Presently, most of the hydrogen for industrial purposes is produced by steam reforming of natural gas or methane. This production technology dominates due to easy availability and low prices of natural gas. Partial oxidation of petroleum oil is second in production capacity after steam reforming of natural gas. The third largest production technology in terms of production capacity is steam gasification of coal. In 2010, an estimated 25.6 million metric tons of hydrogen was produced using steam methane reforming (SMR). Production costs vary according to size of production plant, type of plant, utilization factor, feedstock cost, transportation and delivery.
Hydrogen and Fuel Cells
A fuel cell combines hydrogen and oxygen to produce electricity, heat and water. Fuel cells are often compared to batteries. Both convert the energy produced by a chemical reaction into usable electric power. However, the fuel cell will produce electricity as long as fuel (hydrogen) is supplied.
Fuel cells are a promising technology for use as a source of heat and electricity for buildings, and as an electrical power source for electric motors to propel vehicles. Fuel cells operate best on pure hydrogen. But natural gas, methanol, or even gasoline can be reformed to produce the hydrogen required for fuel cells. Some fuel cells can even be fueled directly with methanol, without using a reformer.
In the future, hydrogen could also join electricity as an important energy carrier. An energy carrier moves and delivers energy in a usable form to consumers. Renewable energy sources, like the sun and wind, can't produce energy all the time. But they can, for example, produce electric energy and hydrogen, which can be stored until it's needed. Hydrogen can also be transported (like electricity) to locations where it is needed.
Fuel cells are a viable option for many uses today and have been adopted by industries that need reliable, clean fuel sources. For example, forklifts operate indoors where combustion engines would require expensive ventilation systems. Instead of building a fleet of battery powered forklifts, which require perhaps two or three extra batteries for every forklift in operation, major companies such as Wal-Mart and Coca-Cola are choosing equipment powered by hydrogen fuel cells, which refuel in minutes and run at full power for eight hours. Similarly, hydrogen fuel cells are already being used in cities around the world to power public transportation buses.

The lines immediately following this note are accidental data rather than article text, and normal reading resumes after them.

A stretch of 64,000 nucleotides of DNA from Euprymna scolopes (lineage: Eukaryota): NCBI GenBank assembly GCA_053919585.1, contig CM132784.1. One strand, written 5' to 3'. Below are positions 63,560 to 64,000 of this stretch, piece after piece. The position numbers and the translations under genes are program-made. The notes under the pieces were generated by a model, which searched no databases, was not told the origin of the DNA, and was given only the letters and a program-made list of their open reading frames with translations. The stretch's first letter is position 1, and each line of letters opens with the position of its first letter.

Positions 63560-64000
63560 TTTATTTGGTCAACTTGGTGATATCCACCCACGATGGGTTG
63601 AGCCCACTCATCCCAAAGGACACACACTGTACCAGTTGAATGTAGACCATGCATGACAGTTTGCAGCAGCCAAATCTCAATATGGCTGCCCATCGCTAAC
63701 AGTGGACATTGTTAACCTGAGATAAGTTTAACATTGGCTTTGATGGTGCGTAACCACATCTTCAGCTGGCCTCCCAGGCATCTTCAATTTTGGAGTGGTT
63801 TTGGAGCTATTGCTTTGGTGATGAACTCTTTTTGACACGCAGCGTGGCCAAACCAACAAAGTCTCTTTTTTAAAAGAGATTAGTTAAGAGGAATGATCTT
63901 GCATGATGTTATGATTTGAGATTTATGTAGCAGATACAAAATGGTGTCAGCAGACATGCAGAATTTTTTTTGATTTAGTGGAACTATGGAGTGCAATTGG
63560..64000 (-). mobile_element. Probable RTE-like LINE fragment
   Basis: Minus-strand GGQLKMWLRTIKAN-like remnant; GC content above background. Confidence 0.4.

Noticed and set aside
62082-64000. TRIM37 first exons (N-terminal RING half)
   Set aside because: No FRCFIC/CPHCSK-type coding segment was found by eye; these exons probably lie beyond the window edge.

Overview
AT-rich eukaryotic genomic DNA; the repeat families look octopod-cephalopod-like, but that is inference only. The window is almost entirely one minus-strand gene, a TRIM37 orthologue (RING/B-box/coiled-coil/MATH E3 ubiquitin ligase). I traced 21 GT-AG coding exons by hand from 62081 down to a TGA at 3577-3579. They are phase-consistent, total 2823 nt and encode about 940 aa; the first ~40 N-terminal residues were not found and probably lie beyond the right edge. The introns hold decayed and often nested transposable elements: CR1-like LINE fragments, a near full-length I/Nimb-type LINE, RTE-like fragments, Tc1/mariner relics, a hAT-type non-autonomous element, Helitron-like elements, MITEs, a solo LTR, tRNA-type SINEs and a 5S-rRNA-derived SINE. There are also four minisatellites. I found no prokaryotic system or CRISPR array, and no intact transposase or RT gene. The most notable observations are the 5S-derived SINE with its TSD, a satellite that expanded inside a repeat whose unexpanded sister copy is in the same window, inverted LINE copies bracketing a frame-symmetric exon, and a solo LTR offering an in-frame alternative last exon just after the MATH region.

Market for Renewable Hydrogen
Environmental Concerns - CO2 Mitigation
The increasing demand for hydrogen for heavy oil upgrading, desulfurization and upgrading of conventional petroleum, and for production of ammonium, in addition to the projected demand for hydrogen as a transportation fuel and portable power, will require hydrogen production on a massive scale. Increased production of hydrogen by current technologies will consume greater amounts of conventional hydrocarbons (primarily natural gas), which in turn will generate greater greenhouse gas emissions. Production of hydrogen from renewable sources offers the possibility to contribute to the production capacity with lower or no net greenhouse gas emissions (without carbon sequestration technologies), increasing the flexibility and improving the economics of distributed and semi-centralized systems.
Renewable hydrogen systems can be adapted to on-site decentralized production of hydrogen, circumventing the need to establish a large and costly distribution infrastructure. Renewable hydrogen production offers the potential for a distributed hydrogen supply network model, which would be based on on-site hydrogen production. On-site production is considered by many to be the most likely pathway during the market development of energy systems. A distributed network of such sites could provide a cost-effective refueling infrastructure, as hydrogen must be used as close as possible to its production site to optimize the overall energy efficiency of a hydrogen-based energy system.
Remote Communities / Islands
There are socio-economic benefits as well as technical reasons for developing renewable hydrogen systems in remote communities. The need for improved energy security, protection against fluctuating and/or high fuel costs and abundant renewable energy resources are key drivers behind these projects. In addition, the need for clean air, reduced noise and community development are also good reasons. Hydrogen systems can offer jobs, tourism and engender community pride. The cost of conventional fuel and the restrictions on conventional uses of renewable resources make hydrogen more attractive.
Distributed generation is becoming an increasingly popular approach to providing local power, and although each individual system is generally small, the number of islands or remote communities that could benefit from renewable hydrogen systems total represents a significant market opportunity. A number of communities are already under way working to create renewable hydrogen systems.